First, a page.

Chile’s Piñera Promises End Of Extreme Poverty By 2014
September 23, 2011 By Mari Hayman
NEW YORK — Chilean President Sebastián Piñera reiterated his government’s goal to eliminate extreme poverty in Chile by 2014 during a talk Thursday at the Americas Society/Council of the Americas (AS/COA) in New York.
The Piñera administration’s goal to combat poverty comes at a critical time. While Chile’s GDP has grown 8 percent in the first half of 2011, a report released in April by the Organization for Economic Cooperation and Development (OECD) said Chile had the highest income inequality of the 34 OECD members. Last year, the United Nations Development Program ranked Chile as one of the 15 most unequal countries in the world, along with nine other countries in Latin America.
“We set a very ambitious goal to defeat extreme poverty before the end of our government,” said Piñera, who called for a “strategic alliance” between Chileans and their government. “If you want to help yourself, we want to help you.”
Piñera said his government’s new incentives program, known as Ingreso Ético Familiar (IEF – Ethical Family Income), will help to address poverty by providing monthly bonuses for the poorest Chilean families if they send their children to school, get medical check-ups and look for work. The program is expected to benefit about 130,000 families through December 2011.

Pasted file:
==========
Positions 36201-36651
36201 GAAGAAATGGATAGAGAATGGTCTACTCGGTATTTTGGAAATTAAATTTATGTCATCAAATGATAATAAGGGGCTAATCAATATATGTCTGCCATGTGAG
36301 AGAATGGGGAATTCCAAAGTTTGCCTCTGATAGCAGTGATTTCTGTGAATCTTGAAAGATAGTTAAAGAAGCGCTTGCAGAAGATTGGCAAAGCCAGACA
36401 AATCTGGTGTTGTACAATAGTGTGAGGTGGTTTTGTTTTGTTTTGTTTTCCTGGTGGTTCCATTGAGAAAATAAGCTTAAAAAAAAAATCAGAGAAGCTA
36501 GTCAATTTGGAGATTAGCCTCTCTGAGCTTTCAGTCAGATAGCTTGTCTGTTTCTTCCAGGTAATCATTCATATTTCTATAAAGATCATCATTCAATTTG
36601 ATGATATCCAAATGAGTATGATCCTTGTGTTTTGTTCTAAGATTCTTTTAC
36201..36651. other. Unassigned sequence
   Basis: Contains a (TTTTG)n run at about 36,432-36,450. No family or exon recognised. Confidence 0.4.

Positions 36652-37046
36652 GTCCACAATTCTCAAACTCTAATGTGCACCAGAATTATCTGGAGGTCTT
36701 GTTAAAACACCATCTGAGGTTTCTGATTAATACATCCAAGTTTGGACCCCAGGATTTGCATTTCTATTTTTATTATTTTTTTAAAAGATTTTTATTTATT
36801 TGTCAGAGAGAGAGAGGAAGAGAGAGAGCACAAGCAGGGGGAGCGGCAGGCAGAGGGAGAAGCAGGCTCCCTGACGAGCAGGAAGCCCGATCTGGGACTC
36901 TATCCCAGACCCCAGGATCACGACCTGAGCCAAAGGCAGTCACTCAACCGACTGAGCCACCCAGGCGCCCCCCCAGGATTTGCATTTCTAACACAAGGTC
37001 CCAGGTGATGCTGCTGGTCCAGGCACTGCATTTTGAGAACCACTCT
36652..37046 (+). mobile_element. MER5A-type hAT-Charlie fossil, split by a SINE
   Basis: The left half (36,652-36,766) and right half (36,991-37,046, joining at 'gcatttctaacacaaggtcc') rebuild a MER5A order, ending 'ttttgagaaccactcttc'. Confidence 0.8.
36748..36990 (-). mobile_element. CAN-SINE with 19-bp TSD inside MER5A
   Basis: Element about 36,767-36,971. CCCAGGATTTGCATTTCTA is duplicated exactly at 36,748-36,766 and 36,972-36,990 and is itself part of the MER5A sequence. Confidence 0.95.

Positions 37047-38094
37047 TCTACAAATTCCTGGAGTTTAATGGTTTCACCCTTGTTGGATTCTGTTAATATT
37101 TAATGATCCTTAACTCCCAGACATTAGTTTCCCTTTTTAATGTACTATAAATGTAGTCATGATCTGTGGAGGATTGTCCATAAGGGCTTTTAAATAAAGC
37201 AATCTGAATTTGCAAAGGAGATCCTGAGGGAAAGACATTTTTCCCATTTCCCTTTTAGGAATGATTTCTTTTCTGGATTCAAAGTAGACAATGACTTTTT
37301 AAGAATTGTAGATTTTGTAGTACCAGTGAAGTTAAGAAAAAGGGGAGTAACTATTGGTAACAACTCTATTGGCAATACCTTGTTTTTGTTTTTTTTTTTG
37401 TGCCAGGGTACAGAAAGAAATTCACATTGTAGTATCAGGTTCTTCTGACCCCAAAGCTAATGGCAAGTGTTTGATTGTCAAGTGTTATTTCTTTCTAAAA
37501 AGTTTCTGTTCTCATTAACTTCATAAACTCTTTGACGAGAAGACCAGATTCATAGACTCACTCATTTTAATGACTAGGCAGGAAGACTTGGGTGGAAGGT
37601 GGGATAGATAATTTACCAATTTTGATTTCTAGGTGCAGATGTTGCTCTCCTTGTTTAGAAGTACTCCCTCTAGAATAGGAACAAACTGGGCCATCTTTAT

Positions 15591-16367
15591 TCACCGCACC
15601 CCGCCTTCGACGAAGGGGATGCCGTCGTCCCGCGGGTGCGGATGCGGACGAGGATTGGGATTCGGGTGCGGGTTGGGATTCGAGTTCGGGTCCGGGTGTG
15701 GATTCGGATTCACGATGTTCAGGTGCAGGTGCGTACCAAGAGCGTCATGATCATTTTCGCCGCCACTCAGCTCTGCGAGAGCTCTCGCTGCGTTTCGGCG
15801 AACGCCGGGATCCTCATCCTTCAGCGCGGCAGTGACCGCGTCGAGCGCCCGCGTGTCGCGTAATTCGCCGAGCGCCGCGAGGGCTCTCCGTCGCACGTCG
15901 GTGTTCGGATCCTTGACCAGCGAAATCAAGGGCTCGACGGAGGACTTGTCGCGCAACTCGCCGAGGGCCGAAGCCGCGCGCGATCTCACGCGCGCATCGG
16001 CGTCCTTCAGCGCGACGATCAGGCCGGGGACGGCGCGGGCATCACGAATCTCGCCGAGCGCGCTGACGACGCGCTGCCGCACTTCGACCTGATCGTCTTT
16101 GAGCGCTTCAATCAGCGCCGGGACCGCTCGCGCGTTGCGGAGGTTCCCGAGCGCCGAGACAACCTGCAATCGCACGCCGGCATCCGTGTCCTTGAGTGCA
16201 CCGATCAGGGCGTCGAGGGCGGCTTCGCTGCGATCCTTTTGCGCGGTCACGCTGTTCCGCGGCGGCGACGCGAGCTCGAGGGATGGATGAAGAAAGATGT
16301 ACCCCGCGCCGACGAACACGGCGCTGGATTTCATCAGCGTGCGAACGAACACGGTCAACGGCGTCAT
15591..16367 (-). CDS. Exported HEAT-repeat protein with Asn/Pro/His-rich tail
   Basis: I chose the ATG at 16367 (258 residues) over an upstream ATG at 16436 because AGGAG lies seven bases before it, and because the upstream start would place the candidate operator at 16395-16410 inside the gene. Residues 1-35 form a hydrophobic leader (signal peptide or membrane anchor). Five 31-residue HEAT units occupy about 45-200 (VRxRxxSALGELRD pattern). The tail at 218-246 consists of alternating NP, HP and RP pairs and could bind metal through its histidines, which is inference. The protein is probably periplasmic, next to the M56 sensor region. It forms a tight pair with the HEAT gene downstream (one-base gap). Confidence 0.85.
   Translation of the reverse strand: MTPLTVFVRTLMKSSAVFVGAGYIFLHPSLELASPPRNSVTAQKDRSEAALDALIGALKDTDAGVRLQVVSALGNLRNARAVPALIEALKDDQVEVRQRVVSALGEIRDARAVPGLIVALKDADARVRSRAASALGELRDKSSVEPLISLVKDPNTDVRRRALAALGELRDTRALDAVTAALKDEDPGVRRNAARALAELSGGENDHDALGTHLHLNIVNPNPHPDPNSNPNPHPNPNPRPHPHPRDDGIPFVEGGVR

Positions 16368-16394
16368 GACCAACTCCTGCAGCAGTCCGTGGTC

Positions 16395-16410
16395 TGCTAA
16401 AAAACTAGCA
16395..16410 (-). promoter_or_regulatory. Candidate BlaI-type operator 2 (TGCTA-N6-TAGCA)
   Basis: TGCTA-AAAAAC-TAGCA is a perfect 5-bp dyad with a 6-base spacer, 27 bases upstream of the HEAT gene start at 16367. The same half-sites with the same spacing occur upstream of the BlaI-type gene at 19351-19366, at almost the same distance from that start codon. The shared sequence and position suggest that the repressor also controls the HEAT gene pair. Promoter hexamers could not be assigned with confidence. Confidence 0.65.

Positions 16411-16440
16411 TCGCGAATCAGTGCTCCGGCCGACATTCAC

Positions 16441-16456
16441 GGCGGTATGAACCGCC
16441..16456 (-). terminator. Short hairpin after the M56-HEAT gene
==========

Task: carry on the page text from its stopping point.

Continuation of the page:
Piñera’s initially high approval ratings last year have plummeted to 26 percent as his government has struggled for more than three months to control massive student demonstrations calling for reforms in Chile’s education system, along with protests over controversial energy projects, mining strikes, and a two-day national strike by Chile’s main worker’s union, the CUT.
Piñera acknowledged that Chileans are becoming “very demanding of their political leaders,” but maintained that his ratings were still better than those of the opposition.
Referencing student demands for educational reform, Piñera said that “those reforms should have been undertaken a long time ago and I think that we lost a lot of time, and that’s why we are trying to recover that lost time. But at the same time, we realize you cannot solve all the problems in one second.” He also said that he opposes using tax proceeds to finance education.
“We are halfway to development, and we cannot pretend that we are already a rich and developed country,” Piñera said. “We have to keep pushing and working hard in order to be able to satisfy all the demands that have appeared in the Chilean society.”